A highly composable plugin for Serverless that speeds up your local development workflow.
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README.md

Commitizen friendly Build Status JavaScript Style Guide

serverless-local-proxy

A highly composable JS plugin for Serverless that speeds up your development workflow.

Key features:

  • Fully customizable middleware architecture
  • Hot-reload Serverless source code
  • Easy to configure and customize

Take a look to DynamoDB triggers or Converting Lambda functions to HTTP endpoints examples in order to have a quick overview

Due to the weak documentation, you can refer to the demo project.

N.B. The current version is far away to be stable. It's a prototype that works for some specific cases.

If you like it, please get in touch, contributors are more then welcome.

Table of contents

Installing

Available Proxies

Available Middleware

Proxy and middleware a quick introduction

Installing

Installing the package

yarn add serverless-local-proxy --dev 
# or npm
npm install serverless-local-proxy --dev

Edit your serverless.yml file

[...]
# Add a custom section as follows ( you can customize the path )
custom:
  localProxy: ${file(./config/local_proxy.yml)}
[...]

[...]
# List the plugin in the specific plugin section
plugins:
  - serverless-local-proxy
[...]

Create the file local_proxy.yml in the directory config ( or to the path you have chosen ) and insert at least the entry key

proxies:

In order to run the plugin

sls proxy start
# or
serverless proxy start

You should get an error about that there aren't available proxies to configure, that's because we didn't configure any proxies yet

Available Proxies

FunctionsProxy

FunctionProxy is designed to work with your service' functions You can attach middleware on it in order to test rapidly your functions in your local environment

DynamoDBProxy

DynamoDBProxy is built to catch operations to the DynamoDB server. You can easily log query or trigger actions based on specific events

Available Middleware

ddb_mock_api

This middleware mocks the APIs that DynamoDB local doesn't have ( like DescribeTimeToLive, tags etc ) It's useful if you use tools that require those APIs like Terraform ( issue ). It also allows you to redirect to the local DynamoDB /shell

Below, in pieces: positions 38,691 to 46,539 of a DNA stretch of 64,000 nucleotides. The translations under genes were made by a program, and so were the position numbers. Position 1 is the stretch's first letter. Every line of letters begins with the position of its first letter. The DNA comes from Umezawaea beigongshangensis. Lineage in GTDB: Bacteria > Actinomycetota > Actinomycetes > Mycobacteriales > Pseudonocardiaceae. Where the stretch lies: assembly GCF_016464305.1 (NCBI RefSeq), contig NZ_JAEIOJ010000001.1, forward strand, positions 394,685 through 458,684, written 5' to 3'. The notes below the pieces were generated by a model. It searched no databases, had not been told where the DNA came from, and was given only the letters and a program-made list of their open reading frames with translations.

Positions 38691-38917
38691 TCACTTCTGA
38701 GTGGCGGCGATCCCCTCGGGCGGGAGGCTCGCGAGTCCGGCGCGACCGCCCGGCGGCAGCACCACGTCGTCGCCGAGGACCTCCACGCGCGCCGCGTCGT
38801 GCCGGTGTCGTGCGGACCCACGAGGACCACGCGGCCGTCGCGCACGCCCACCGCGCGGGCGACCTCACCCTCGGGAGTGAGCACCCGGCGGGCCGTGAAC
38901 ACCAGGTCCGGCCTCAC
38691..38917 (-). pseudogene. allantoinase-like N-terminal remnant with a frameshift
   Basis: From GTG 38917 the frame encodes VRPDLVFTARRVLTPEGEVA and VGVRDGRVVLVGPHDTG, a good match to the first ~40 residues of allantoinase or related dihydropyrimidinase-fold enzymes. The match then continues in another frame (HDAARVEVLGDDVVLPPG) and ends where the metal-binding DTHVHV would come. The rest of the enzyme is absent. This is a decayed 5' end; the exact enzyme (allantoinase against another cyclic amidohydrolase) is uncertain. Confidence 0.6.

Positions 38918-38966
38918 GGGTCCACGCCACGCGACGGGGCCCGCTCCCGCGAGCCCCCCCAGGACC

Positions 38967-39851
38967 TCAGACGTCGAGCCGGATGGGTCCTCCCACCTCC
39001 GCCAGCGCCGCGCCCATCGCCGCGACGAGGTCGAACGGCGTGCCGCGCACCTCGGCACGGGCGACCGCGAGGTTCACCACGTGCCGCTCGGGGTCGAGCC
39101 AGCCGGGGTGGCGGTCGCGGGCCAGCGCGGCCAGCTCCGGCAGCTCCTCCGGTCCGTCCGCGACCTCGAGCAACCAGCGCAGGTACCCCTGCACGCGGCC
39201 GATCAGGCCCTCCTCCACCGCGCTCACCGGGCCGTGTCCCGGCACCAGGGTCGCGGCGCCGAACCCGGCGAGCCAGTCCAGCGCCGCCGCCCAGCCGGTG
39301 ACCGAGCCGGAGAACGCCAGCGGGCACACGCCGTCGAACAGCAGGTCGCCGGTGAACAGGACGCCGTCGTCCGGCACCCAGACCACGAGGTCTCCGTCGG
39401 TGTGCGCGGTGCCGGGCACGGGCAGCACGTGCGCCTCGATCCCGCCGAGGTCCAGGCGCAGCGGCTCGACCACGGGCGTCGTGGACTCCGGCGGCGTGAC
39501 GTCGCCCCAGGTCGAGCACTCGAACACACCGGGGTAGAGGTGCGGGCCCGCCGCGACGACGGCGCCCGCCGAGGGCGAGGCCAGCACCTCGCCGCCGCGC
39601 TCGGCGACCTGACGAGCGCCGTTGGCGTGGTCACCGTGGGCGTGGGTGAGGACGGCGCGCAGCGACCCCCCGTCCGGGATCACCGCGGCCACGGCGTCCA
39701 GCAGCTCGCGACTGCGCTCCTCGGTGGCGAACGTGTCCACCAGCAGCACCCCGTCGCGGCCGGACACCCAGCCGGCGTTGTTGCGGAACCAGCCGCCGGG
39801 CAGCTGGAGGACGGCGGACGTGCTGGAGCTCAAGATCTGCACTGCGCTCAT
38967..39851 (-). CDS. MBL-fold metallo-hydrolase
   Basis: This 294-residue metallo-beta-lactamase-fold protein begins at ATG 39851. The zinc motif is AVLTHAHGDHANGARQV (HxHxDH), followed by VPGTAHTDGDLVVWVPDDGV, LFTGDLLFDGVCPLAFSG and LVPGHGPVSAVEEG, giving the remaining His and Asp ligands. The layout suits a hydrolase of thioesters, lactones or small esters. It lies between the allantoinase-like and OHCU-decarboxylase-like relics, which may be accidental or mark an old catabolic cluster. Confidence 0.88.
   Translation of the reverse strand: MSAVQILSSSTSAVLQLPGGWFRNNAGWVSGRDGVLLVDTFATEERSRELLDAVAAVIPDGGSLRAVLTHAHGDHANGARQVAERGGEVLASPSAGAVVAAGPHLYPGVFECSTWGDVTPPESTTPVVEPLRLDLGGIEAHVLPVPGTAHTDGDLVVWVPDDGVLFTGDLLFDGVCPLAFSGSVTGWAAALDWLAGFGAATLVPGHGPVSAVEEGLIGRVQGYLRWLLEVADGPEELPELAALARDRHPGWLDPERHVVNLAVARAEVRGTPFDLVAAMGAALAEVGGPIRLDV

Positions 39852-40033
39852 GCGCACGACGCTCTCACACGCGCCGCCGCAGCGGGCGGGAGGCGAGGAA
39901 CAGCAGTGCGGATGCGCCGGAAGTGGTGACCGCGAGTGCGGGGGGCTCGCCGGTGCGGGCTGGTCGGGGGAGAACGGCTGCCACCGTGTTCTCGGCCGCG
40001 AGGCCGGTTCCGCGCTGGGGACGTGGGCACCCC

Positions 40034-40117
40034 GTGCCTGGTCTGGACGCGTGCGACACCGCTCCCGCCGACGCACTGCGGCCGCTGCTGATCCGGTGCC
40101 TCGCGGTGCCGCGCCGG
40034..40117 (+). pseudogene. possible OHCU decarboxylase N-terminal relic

Middleware state

Input Output
none none

ddb_query_logger

Will produce a log row for any queries to DynamoDB

Middleware state

Input Output
none none

ddb_trigger

Emulates the DynamoDB' trigger functionality It's used in combination with invoke_function

Middleware state

Input Output
none invokeFunctionName:String
invokeFunctionPath:String
invokeFunctionPayload:Any

functions_to_http

Will expose all the service's function to HTTP endpoint.

Middleware state

Input Output
none invokeFunctionName:String
invokeFunctionPath:String
invokeFunctionPayload:Any

http_request_logger

Will produce a log row for each HTTP request to the proxy where is attached to

Middleware state

Input Output
none none

invoke_function

Will invoke a service' function an will log the result

Middleware state

Input Output
invokeFunctionName:String invokedFunction:Object { functionName:String, payload:Any, exception:String, callback:Object { error:String, result:Any} }
invokeFunctionPath:String
invokeFunctionPayload:Any

invoke_http_function

coming soon...

payload_to_aws_event

Will transform a request payload to an AWS event

Middleware state

Input Output
invokeFunctionPayload:Any invokeFunctionPayload:AWSEventObject
invokeFunctionName:String

state_inject

Will inject a new state key/value in the middleware state context

Input Output
none newKey:NewValue

Proxy and middleware a quick introduction

Serverless local proxy (SLP) is entirely built on top of Koa

Koa uses a structure based on middleware and SLP leverages this very flexible approach.

Basically, a proxy is a Koa server and a middleware is Koa middleware function.